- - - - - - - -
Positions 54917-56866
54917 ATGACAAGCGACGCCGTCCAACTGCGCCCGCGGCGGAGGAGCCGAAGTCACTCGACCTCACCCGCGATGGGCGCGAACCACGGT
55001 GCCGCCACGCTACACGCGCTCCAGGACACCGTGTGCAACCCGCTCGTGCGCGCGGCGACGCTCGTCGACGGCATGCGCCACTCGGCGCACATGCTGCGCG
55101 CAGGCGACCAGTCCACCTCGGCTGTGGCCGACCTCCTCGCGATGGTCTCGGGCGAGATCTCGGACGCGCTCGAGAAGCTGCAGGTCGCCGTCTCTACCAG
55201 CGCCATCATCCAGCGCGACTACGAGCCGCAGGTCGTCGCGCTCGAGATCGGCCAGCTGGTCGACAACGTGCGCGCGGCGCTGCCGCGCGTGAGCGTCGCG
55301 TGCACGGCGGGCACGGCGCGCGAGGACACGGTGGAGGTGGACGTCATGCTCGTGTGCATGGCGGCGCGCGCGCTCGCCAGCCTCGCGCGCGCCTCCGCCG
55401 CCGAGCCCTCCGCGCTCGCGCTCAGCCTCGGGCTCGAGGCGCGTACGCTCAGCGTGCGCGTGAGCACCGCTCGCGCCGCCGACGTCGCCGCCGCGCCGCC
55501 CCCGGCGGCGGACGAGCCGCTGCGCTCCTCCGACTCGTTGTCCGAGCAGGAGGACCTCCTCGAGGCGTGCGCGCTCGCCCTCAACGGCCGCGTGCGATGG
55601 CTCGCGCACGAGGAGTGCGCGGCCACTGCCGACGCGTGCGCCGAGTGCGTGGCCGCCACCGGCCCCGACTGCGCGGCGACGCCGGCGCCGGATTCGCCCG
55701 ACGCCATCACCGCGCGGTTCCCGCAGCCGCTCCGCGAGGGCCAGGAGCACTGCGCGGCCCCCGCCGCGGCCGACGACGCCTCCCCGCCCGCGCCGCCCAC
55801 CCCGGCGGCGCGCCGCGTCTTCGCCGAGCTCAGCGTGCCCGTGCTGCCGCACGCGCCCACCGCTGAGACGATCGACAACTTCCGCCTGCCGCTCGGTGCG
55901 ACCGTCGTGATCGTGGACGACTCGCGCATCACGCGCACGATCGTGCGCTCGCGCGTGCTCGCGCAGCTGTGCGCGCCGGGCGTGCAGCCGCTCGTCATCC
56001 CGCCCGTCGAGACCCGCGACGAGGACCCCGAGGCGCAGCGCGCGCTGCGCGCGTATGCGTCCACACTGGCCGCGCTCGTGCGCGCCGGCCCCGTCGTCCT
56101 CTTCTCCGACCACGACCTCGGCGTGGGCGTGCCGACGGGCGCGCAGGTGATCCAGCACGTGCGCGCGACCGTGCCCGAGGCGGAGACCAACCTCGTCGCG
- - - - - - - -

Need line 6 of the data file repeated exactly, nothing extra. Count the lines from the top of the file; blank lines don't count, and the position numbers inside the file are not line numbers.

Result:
55301 TGCACGGCGGGCACGGCGCGCGAGGACACGGTGGAGGTGGACGTCATGCTCGTGTGCATGGCGGCGCGCGCGCTCGCCAGCCTCGCGCGCGCCTCCGCCG